The Walsh offense owes much to the past. As a Raiders' assistant in 1966, Walsh learned under Al Davis and John Rauch, who was the Raider's head coach. Raiders football was based on the theories of Sid Gillman. Al Davis had taken Gillman one step further. This system became the basis of Walsh's offense.
Gillman brought refinement to the game. Every technique and skill was isolated. In the Raiders organization, Walsh had no barriers to restrict creativity. It was a fully dimensional approach. For example, a system was developed for offensive line blocking that used almost all conceivable blocking combinations. It took time to learn it, but when the linemen mastered it they were well equipped to handle any situation.
The pass offense included an almost unlimited variety of pass patterns as well as a system of calling them. Coach Walsh used backs and tightends more than anybody in the NFL in his passing game.
In 1968, Coach Walsh joined Paul Brown in his new franchise in Cincinnati. While in Cleveland, Paul Brown implemented a highly organized structure and format that transformed the game to the modern era. In Cincinnati, Coach Walsh was the wide receiver coach and became responsible for the passing game. Coach Walsh used much of what he learned with the Raiders to create the Cincinnati passing attack.
In Cincinnati, the Bengals had
Virgil Carter, who was an athletic quarterback, but did not have a strong arm.
Walsh devised a system of short, quick, timed throws. Walsh and Brown's
objective was to make 25 first downs per game and control the ball with short
passes and selective
With the short yardage completions, the Bengals would control the ball and keep their opponent's offense off the field. It was a case of partially neutralizing an opponent's superiority with a nickel and dime offense. Even with improved talent the basic philosophy remained the same: Timed passes and precise patterns which were practiced extensively.
Much of the practice time Coach Walsh used to practice situational offense. He isolated every different situation that might occur in a game. An example of this situational approach: you might see six short yardage plays in a game, eight plays when the offense is backed up in their own end zone, six plays with third down and twenty yards to go, etc. In training camp Coach Walsh and his teams practiced and prepared for all these contingencies. Over some time, Walsh's teams became very proficient at dealing with each particular situation.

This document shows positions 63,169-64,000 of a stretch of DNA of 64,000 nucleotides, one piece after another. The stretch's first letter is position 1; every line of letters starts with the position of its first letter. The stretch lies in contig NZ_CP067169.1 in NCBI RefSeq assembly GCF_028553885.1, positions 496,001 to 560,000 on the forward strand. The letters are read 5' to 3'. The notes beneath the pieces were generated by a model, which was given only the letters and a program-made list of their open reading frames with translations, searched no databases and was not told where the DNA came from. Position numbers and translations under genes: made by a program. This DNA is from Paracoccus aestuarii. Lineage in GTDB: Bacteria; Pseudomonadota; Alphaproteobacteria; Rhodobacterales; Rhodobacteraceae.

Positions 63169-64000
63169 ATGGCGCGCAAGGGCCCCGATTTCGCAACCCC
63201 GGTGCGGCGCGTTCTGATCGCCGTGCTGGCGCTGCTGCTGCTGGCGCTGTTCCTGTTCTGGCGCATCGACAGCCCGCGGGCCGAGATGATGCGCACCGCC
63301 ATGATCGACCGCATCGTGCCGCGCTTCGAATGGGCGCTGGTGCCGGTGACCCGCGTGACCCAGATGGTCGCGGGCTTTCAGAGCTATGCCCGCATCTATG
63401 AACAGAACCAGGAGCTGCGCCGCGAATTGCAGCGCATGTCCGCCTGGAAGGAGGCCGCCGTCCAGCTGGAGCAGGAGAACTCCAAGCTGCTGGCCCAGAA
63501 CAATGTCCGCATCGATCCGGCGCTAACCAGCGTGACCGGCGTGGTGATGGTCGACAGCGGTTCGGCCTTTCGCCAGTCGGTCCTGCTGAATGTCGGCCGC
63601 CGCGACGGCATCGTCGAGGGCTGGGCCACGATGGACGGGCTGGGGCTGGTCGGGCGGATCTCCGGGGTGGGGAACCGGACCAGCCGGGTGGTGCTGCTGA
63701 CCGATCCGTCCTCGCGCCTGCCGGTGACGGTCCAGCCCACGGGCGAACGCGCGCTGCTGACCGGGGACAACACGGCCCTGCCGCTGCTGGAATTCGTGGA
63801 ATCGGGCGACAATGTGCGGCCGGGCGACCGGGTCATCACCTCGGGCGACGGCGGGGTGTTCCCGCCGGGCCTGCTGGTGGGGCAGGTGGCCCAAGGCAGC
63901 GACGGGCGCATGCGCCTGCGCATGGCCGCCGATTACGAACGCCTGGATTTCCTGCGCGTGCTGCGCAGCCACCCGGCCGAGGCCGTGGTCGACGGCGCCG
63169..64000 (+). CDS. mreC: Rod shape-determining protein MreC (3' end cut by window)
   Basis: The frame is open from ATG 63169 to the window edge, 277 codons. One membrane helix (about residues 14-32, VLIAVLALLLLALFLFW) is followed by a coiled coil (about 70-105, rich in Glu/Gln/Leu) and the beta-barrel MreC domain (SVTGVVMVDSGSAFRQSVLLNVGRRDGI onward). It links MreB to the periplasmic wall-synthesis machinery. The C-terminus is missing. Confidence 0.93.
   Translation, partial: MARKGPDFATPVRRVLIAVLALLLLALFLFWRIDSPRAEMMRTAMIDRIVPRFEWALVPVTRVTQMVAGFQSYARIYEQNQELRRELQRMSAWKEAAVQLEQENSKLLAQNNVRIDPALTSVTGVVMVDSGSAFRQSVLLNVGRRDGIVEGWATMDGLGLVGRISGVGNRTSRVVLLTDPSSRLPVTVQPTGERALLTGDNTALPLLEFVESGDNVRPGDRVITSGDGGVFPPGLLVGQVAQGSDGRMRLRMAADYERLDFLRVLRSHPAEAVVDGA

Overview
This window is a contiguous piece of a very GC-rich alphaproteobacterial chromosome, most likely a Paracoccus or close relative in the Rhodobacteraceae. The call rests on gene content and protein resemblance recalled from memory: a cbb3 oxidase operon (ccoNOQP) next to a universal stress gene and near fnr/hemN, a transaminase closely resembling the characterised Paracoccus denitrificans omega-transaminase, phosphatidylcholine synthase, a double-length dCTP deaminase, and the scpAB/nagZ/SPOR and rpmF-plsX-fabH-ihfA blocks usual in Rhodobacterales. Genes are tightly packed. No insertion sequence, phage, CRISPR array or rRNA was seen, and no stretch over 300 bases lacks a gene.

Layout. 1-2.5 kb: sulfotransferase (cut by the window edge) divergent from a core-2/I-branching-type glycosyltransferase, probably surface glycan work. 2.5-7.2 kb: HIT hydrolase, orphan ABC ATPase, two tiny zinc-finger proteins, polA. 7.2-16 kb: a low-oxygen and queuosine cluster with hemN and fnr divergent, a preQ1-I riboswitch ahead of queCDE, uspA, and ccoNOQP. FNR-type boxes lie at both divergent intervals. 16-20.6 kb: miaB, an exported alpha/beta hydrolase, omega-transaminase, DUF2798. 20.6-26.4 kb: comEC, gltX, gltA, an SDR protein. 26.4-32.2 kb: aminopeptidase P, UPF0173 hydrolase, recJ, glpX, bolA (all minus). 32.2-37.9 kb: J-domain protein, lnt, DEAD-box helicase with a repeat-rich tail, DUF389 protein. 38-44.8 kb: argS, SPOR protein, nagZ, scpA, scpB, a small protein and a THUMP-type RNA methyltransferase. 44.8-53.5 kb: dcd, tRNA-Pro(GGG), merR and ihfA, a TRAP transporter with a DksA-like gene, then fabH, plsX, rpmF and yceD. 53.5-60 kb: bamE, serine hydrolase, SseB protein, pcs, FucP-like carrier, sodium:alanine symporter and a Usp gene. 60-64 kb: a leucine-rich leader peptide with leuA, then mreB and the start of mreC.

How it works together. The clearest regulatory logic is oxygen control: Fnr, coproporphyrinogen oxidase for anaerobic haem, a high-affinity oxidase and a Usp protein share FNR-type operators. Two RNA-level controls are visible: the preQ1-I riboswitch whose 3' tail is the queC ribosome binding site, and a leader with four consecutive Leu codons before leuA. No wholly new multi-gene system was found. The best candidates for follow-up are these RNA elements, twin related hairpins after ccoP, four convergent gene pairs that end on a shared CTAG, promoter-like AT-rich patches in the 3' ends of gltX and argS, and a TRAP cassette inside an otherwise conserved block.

Coach Walsh had predicated his offense on controlling the ball through an opportunistic running game and timed high percentage short passes. As the opponents geared themselves up to stop it, Walsh's teams would have opportunities for the big strike down the field. "Nickel and dime offense"? It Works!
Coach Walsh was disappointed when he wasn't offered the head coaching position in Cincinnati after Paul Brown retired. So, Coach Walsh moved on to the San Diego Chargers for the 1976 season where he served as Offense Coordinator and worked closely with Dan Fouts. Coach Walsh greatly improved Fouts mechanics and fundamentals making him into a outstanding quarterback.
In 1977 Coach Walsh moved on to Stanford as Head Coach. After two successful seasons at Stanford, Coach Walsh took on the great challenge of turning around the San Francisco 49ers. A search for a General Manager for the 49ers proved fruitless and Coach Walsh added the title of General Manager. Coach Walsh put together a great administrative staff to assist him, including John Ralston and John McVay. Coach Walsh became the one authority figure in the organization and took great steps to correct the past disorganization and conflicts. With hard work the San Francisco 49ers won 3 Super Bowls over a ten year period. The principles and organization that Coach Bill Walsh brought to the game of football defines the modern football era.
Several professional and college teams use a version of the 'West Coast Offense' today. The success of these teams is tremendous. The future looks bright for these teams as they continue to refine and enhance the 'West Coast Offense'.
Professional Teams using the 'West Coast Offense' or a variation of (2008):
Bill Walsh Bio: